A tie-down device holds down one hand lever so that only the other lever need be pushed to activate the press. An anti-tie-down device precludes the operation of the press without both levers being simultaneously depressed for each revolution.

In April or May of 1969 plaintiff was hired by the employer as a punch press operator. Plaintiff is from Mexico and at all relevant times neither spoke nor read English. All of her testimony referred to here was given through an interpreter. She was 15 years old, although she gave her age as 18 to gain employment. She had never previously operated a punch press, but she was specifically hired as a punch press operator. She performed these operations for 40 hours a week.

Plaintiff testified that she was instructed on the use of a punch press by a Spanish-speaking foreman, Ivan Borriga. She was aware that certain co-workers tied down one of the hand levers to permit faster work. Ivan Borriga had warned plaintiff not to insert a rod to tie down one of the levers. She remembered Borriga telling her, "If you put a piece of rod in there, you would get into an accident."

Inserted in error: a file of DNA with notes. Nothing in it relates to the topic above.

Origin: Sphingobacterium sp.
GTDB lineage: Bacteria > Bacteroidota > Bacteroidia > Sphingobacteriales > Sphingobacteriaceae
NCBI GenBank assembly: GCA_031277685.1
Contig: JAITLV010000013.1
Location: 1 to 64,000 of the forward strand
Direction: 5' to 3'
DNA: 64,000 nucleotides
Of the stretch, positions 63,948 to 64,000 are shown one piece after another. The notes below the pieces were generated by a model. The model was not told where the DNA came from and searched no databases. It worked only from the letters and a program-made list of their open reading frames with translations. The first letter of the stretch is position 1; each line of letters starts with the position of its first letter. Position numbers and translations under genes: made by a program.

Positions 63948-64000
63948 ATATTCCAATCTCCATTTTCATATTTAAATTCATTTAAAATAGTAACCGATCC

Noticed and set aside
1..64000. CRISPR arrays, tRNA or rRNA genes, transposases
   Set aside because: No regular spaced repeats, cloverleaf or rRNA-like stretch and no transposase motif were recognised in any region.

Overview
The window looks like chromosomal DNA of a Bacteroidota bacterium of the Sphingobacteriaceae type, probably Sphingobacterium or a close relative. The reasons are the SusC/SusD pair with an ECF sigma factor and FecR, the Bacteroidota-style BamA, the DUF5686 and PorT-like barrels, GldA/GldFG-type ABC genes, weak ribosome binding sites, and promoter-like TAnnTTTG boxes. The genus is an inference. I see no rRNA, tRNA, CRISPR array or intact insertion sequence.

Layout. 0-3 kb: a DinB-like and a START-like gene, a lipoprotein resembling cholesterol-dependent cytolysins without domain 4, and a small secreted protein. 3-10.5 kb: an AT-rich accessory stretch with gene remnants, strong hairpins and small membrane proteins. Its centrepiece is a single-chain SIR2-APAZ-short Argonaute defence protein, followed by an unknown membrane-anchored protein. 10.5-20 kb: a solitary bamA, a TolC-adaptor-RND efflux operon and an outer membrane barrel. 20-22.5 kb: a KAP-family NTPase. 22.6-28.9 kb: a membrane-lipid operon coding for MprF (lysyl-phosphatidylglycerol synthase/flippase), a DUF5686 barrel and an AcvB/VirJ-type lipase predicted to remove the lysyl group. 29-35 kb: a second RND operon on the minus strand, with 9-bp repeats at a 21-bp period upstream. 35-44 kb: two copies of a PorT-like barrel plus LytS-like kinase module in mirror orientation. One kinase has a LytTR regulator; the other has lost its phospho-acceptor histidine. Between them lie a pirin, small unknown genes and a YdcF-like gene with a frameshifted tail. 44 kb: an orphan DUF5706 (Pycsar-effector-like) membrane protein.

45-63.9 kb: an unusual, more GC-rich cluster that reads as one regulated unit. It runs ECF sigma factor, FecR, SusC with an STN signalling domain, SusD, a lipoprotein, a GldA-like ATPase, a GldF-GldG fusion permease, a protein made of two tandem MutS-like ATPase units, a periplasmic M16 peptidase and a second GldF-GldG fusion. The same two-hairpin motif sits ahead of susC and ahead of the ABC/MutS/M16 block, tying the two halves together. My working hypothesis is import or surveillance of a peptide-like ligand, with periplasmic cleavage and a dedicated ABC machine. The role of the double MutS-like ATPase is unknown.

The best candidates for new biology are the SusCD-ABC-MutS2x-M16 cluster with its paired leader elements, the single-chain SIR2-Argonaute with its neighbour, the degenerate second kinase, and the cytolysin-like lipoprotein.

During the morning of July 31, 1969, plaintiff operated the press in question without trouble. George Cardenas, a co-worker, requested plaintiff to switch presses with him. Cardenas had a bandage on his right hand and was therefore finding it difficult to operate his press. Cardenas had been operating his press with the right-hand lever tied down for about a month. He did this by insertion of a metal rod "shaped like a pencil" into the right-hand lever of his machine. His press could then be activated simply by depressing the left-hand lever. Plaintiff was familiar with this method used by Cardenas.

After lunch plaintiff changed presses with Cardenas. She testified that before she sat down at the machine she did not know that the right-hand lever had been "tied down" by insertion of the metal rod. She stated that she saw the rod as soon as the accident happened. Plaintiff also testified she could not state how often she had used the press upon which the mishap occurred because the employees were constantly rotating their use of machines.